Seems pretty clear to me now merely from the preceding comments.  Some WRA document that defines the specifications?  It doesn't exist, because as I previously pointed out, WRA did NOT use "Winder" as applied to anything--it's collector's terminology.
  
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Re: Winder Musket - do you know what one is?
Reply #8 - Apr 20th, 2018 at 3:51pm
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Redsetter wrote on Apr 20th, 2018 at 2:08pm:
CW wrote on Apr 20th, 2018 at 1:15pm:
If any of you have these and are able to help with out copyright infringement, can you quote anything from them that would help define what is and is NOT Winder Winchester factory production.

Thanks, CW


Seems pretty clear to me now merely from the preceding comments.  Some WRA document that defines the specifications?  It doesn't exist, because as I previously pointed out, WRA did NOT use "Winder" as applied to anything--it's collector's terminology.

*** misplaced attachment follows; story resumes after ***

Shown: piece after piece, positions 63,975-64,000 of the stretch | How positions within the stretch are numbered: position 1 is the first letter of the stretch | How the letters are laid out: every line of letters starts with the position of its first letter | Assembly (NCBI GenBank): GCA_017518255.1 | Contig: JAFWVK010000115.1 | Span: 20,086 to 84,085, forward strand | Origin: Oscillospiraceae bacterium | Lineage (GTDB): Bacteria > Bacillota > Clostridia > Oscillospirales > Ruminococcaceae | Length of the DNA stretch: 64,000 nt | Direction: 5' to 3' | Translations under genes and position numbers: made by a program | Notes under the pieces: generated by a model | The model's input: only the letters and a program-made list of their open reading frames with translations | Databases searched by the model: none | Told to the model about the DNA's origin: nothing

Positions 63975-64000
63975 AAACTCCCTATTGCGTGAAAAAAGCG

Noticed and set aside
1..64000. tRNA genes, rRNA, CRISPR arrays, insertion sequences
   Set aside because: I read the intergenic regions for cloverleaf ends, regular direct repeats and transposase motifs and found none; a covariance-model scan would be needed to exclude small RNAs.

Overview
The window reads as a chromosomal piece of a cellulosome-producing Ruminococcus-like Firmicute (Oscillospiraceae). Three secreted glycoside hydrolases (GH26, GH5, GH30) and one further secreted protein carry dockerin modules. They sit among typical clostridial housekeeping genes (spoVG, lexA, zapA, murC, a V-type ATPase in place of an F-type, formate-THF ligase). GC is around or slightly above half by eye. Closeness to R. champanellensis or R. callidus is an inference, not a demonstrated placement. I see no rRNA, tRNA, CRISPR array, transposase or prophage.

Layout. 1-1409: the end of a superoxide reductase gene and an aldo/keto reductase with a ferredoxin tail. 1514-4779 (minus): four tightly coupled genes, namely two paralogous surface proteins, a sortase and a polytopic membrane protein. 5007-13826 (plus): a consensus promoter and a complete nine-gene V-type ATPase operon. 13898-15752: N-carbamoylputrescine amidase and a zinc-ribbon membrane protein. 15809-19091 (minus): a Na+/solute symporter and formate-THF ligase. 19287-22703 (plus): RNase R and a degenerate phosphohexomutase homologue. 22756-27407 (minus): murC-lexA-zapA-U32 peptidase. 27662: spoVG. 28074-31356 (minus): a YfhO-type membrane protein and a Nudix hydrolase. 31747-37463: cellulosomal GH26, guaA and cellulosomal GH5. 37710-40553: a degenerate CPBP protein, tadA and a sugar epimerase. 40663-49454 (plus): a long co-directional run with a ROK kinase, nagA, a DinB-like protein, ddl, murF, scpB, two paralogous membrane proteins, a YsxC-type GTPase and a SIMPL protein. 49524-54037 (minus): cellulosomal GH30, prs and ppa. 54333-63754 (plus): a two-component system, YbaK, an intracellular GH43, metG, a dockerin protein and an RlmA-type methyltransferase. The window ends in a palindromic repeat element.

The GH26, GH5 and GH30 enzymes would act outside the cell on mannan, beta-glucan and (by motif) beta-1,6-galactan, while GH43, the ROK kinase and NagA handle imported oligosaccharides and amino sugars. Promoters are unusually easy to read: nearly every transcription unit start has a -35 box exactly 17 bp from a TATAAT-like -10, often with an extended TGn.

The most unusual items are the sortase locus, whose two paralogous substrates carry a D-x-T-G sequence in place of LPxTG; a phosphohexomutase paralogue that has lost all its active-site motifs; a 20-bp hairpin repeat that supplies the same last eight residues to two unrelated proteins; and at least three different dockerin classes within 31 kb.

Correct and I fully agree. Winchester never used that term and that may be the final answer. BUT, it is not my question exactly. Us laymen use the term and rifles are listed FS as Winders, I intend to answer my question as to a good working definition. As an example, a Highwall musket in 32WF sold as a Winder.
« Last Edit: Apr 20th, 2018 at 4:05pm by CW »  
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Re: Winder Musket - do you know what one is?
Reply #9 - Apr 20th, 2018 at 5:31pm
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CW wrote on Apr 20th, 2018 at 3:51pm:
As an example, a Highwall musket in 32WF sold as a Winder.